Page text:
Volume from a plane slicing a cube


Astronomy research
Software instruments
   Stellar equation of states
   EOS with ionization
   EOS for supernovae
   Chemical potentials
   Stellar atmospheres

   Voigt Function
   Jeans escape
   Polytropic stars
   Cold white dwarfs
   Adiabatic white dwarfs

   Cold neutron stars
   Stellar opacities
   Neutrino energy loss rates
   Ephemeris routines
   Fermi-Dirac functions

   Polyhedra volume
   Plane - cube intersection
   Coating an ellipsoid

   Nuclear reaction networks
   Nuclear statistical equilibrium
   Laminar deflagrations
   CJ detonations
   ZND detonations

   Fitting to conic sections
   Unusual linear algebra
   Derivatives on uneven grids
   Pentadiagonal solver
   Quadratics, Cubics, Quartics

   Supernova light curves
   Exact Riemann solutions
   1D PPM hydrodynamics
   Hydrodynamic test cases
   Galactic chemical evolution

   Universal two-body problem
   Circular and elliptical 3 body
   The pendulum


   Zingale's software
   Brown's dStar
   GR1D code
   Iliadis' STARLIB database
   Herwig's NuGRID
   Meyer's NetNuc
cococubed YouTube
Bicycle adventures
Public Outreach
Education materials
2023 ASU Solar Systems Astronomy
2023 ASU Energy in Everyday Life

AAS Journals
2023 AAS YouTube
2023 AAS Peer Review Workshops
2023 MESA VI
2023 MESA Marketplace
2023 MESA Classroom
2023 Neutrino Emission from Stars
2023 White Dwarfs & 12C(α,γ)16O
2022 Earendel, A Highly Magnified Star
2022 Black Hole Mass Spectrum
2022 MESA in Don't Look Up
2021 Bill Paxton, Tinsley Prize

Contact: F.X.Timmes
my one page vitae,
full vitae,
research statement, and
teaching statement.

The intersection of a plane and a cube is a geometric computation with applications in computer graphics, solid modeling, and computational astrophysics (e.g., fraction of cell that may be partial ionized or covered by a burning front).

The tool cube_and_plane.tbz computes the volume of a plane slicing through a cube. This slicing results in an inscribed irregular polygon with 3 to 6 intersection points, as shown below. This tool extends the idea in Salama & Kolb 2005 by constructing an ordered list of the face vertices, and hence the volume of the irregular polyhedron.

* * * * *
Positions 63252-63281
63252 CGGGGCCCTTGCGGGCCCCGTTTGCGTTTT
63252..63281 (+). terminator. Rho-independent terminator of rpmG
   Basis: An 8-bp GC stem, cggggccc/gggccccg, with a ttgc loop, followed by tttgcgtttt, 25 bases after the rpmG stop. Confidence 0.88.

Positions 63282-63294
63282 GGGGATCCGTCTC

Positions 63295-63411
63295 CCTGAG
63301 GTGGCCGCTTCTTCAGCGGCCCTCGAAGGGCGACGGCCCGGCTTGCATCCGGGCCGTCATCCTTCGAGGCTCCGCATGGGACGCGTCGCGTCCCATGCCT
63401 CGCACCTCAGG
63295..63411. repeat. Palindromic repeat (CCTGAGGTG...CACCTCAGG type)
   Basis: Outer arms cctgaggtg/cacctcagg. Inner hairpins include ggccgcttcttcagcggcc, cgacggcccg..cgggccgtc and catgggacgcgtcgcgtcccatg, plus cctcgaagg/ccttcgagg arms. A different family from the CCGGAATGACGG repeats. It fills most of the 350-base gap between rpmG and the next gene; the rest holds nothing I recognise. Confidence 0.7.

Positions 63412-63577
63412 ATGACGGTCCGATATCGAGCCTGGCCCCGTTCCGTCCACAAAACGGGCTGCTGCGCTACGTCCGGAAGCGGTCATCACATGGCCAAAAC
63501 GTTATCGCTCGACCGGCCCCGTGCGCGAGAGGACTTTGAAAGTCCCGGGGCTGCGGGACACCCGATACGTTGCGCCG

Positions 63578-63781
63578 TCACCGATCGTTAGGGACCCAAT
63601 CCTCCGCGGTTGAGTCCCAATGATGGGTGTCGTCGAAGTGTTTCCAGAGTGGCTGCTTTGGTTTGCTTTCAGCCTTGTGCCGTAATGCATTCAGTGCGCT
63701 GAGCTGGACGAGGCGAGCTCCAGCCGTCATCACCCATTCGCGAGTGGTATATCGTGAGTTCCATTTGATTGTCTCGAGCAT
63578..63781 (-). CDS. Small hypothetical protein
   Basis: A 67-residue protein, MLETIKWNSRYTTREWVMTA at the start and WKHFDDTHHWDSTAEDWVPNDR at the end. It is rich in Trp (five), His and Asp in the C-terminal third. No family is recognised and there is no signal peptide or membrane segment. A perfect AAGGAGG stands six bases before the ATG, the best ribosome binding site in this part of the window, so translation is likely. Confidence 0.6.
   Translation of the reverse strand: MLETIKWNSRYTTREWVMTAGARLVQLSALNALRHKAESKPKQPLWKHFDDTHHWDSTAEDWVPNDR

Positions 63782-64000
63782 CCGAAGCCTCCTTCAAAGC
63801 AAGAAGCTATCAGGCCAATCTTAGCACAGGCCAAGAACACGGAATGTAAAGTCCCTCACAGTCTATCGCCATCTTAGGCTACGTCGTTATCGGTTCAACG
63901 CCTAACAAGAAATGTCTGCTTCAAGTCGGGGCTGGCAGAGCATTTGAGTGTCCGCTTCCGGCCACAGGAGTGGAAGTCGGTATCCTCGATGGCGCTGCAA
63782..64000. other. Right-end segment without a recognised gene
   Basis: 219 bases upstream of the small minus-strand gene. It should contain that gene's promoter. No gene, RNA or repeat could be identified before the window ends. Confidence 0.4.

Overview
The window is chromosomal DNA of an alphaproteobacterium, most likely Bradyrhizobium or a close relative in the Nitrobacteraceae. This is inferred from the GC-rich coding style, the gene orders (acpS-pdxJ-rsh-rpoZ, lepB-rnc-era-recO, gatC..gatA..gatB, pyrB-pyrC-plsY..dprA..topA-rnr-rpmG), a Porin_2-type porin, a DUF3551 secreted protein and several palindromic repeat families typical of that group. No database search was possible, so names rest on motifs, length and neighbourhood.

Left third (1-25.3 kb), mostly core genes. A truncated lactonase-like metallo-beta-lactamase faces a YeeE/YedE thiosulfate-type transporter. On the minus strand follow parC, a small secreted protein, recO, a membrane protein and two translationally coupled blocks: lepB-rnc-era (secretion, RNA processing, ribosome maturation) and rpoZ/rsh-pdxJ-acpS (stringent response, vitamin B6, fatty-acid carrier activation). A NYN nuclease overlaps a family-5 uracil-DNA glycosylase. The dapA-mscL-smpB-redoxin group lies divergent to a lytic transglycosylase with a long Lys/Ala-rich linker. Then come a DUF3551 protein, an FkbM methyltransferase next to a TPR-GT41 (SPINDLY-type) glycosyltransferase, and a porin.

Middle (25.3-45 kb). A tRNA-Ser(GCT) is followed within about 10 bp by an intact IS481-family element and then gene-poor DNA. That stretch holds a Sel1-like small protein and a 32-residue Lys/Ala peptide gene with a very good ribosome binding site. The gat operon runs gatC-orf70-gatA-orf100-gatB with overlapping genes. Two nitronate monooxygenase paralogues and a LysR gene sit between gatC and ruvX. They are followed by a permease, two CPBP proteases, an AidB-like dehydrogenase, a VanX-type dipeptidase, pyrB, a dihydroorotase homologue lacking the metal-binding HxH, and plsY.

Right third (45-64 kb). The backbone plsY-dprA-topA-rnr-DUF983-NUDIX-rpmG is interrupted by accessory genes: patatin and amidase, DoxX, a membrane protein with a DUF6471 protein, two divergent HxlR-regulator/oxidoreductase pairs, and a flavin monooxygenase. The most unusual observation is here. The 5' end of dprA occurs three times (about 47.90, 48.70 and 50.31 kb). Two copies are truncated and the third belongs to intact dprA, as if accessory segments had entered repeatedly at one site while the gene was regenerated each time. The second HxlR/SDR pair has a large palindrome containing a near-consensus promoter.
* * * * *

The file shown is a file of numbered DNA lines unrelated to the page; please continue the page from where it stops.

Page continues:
* *

On the unit cube with vertices and faces enumerated and ordered as shown by the figure above, there are only three independent paths from the front vertex ${\bf V}_1$ to the back vertex ${\bf V}_8$ as marked by the black, dark gray, and light gray lines. The intersecting plane is defined by the length of the normal ray dl (aka the radius vector), and the spherical angles $0 \le \theta \le 2\pi$ and $0 \le \phi \le \pi$. The Cartesian coordinates of the normal ray are \begin{equation} {\bf n}= [dl \cos(\theta), \ dl \sin(\theta)\sin(\phi), \ dl \cos(\phi) ] \ . \label{eq1} \tag{1} \end{equation} Take the equation of the plane, $ax + by + cd + d = 0)$, to be \begin{equation} dl = {\bf \hat{n}} \cdot {\bf x} \label{eq2} \tag{2} \end{equation} where ${\bf \hat{n}}$ is the unit normal vector. Edge $E_{i \rightarrow j}$ between vertices ${\bf V}_i$ and ${\bf V}_j$ is described by the straight line \begin{equation} E_{i \rightarrow j} = {\bf V}_i + \lambda ( {\bf V}_j - {\bf V}_i ) \label{eq3} \tag{3} \end{equation} and thus the intersection point between the plane and the straight line spanned by $E_{i \rightarrow j}$ is \begin{equation} \lambda = \frac{ dl - {\bf \hat{n}} \cdot {\bf V}_i }{{\bf \hat{n}} \cdot ({\bf V}_j - {\bf V}_i ) } \label{eq4} \tag{4} \end{equation} There is an intersection only if $0 \le \lambda \le 1$, otherwise the plane does not intersect the edge within the cube.

The gif animation on the left shows the number of vertices of the intersecting polygon in the $\theta - \phi$ plane as a function of the length of the normal ray $dl$ and the gif animation on the right shows the volume of a unit cube. Whil the changes in the volume are smooth. the number of vertices of the intersecting polygon show wild patterns.


Number of vertices of the intersecting polygon.

Volume of the unit cube.


Please cite the relevant references if you publish a piece of work that use these codes, pieces of these codes, or modified versions of them. Offer co-authorship as appropriate.